September sculpted as perfect time for the arts by FHSU art professor
09/18/2003

Despite her busy teaching schedule, Linda Ganstrom, associate professor of art at Fort Hays State University, has managed to craft some time for her own work with several shows that will last until the end of the month.

"BodyBook: Live Love" is currently on display in the Moss-Thorns Gallery of Art, located in Rarick Hall, room 102, on the FHSU campus. Ganstrom described her solo exhibit as a "spiral journey."

"The pieces are set up so that when you walk through the door, you have to walk around in a spiral shape to see everything," she said. "It represents the spiral of life. It begins with preadolescence, then adolescence and continues. In the middle is a torso that represents marriage. On the torso statistics about marriage are written and there's two words engraved in the front, making a two-word poem."

Each school day over her lunch period from 12:00-12:30 p.m., Ganstrom adds to the embroidery on the wedding dress in her performance piece titled "Marriage Embroidery."

"It's about maintaining a marriage," Ganstrom said. "I go in over my lunch break with my husband whenever I have the time and we'll work on it and talk. But there's been times when I've had too many other things to do, like set up for my drawing class or get the ceramics room cleaned up. There's all of those critical things that take over your time, and you just try and work through them. I think that's true in a marriage too."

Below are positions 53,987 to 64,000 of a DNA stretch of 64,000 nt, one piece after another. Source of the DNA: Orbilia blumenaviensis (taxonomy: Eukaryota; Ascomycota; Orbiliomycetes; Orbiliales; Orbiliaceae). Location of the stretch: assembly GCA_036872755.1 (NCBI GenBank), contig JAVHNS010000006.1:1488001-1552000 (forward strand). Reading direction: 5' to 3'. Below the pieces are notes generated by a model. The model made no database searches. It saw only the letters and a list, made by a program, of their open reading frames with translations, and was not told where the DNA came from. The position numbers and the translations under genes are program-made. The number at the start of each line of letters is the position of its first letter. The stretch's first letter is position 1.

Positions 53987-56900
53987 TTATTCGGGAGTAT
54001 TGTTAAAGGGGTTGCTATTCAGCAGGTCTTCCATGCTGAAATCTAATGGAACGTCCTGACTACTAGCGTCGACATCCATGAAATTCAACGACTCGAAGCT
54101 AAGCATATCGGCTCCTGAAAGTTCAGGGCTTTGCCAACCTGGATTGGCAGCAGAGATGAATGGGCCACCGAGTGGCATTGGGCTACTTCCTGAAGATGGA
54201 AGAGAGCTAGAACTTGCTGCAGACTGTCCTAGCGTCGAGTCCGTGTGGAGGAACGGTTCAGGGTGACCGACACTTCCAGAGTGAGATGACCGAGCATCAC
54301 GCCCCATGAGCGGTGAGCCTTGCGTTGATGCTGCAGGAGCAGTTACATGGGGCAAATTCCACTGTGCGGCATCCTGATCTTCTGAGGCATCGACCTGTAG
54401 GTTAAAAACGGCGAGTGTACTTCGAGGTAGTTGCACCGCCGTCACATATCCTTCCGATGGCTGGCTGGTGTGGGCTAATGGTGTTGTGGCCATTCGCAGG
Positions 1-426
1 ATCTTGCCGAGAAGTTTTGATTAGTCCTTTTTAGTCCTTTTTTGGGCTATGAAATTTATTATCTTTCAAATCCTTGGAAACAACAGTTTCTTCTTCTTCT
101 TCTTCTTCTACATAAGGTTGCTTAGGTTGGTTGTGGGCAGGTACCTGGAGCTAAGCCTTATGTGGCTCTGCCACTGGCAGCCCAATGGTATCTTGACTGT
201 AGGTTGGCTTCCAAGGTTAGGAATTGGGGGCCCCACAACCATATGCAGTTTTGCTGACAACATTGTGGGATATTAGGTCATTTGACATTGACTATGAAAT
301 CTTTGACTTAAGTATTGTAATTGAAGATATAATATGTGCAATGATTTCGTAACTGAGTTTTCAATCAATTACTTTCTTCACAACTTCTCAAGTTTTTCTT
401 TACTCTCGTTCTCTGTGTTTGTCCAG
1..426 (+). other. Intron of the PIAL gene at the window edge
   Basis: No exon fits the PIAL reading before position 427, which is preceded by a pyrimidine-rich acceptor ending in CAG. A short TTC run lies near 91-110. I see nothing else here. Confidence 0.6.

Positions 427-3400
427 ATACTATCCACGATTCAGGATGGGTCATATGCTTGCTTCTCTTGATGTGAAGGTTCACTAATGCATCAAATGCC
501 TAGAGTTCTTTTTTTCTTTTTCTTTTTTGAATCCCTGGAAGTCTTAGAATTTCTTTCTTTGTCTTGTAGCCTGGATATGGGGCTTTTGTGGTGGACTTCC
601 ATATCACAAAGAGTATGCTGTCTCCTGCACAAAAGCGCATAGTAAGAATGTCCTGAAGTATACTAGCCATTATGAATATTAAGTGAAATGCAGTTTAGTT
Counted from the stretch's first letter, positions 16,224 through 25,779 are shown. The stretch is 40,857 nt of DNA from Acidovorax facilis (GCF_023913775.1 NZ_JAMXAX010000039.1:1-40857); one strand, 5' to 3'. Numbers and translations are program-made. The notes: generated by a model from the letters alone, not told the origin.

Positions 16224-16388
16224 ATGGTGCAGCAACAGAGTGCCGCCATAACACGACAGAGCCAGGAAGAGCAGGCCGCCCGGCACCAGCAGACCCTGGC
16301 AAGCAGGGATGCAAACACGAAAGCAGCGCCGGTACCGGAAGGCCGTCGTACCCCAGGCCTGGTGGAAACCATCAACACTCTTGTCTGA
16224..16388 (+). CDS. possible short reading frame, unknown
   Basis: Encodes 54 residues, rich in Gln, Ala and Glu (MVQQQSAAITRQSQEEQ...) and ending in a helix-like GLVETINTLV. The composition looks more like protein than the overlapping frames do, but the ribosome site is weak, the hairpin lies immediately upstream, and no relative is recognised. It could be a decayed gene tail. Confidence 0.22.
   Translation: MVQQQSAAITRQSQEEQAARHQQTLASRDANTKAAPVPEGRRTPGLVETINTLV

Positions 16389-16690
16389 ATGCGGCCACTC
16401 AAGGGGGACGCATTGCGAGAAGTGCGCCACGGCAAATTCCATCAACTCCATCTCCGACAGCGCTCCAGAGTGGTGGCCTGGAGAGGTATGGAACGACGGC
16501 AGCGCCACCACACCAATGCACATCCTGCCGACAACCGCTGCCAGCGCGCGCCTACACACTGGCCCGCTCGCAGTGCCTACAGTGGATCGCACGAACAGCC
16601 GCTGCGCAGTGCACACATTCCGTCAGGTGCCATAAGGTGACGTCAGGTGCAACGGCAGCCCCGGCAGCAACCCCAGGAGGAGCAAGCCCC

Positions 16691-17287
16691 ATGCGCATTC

The Moss-Thorns exhibit can be viewed from 8 a.m.- 4:30 p.m. Monday-Friday until Sept. 25.

"Deeply Rooted," Ganstrom's second solo exhibition, is currently on display in Lindsborg in the Mingenback Gallery at Bethany College.

"In life we all put our roots down in some place" she said. "This exhibit is an appreciation to those people and places that 'root' us. It is less literal than 'BodyBook', but it is also incredibly beautiful. Everything looks great in Mingenback Gallery!"

Along with the reception for her show on Sept. 7, Ganstrom gave a gallery talk that dealt with her exhibit. She will return to the Bethany Ceramics Department Wednesday, Oct. 1, for a workshop in which she will present a slide lecture and give a demonstration to the students. The workshop will focus on scale and different techniques used for working in figurine scale versus large scale.

Ganstrom's third exhibit titled "Cinderella's Shopping Spree," is currently on display at the Wichita Center for the Arts as part of the Wichita National. "Cinderella's" features a life-scale figurative piece including two full figures and a dozen figurative fragments, a trademark of Ganstrom's.

Amy Schmierbach, assistant professor of art, also has her piece "Touch" in the show. Schmierbach described it as being red yarn crocheted to look like hundreds of finger-like forms sticking out of the wall.

Ganstrom noted that the Wichita National is one of the two most historically important shows in the country to artists, especially ceramicists, who work three-dimensionally.



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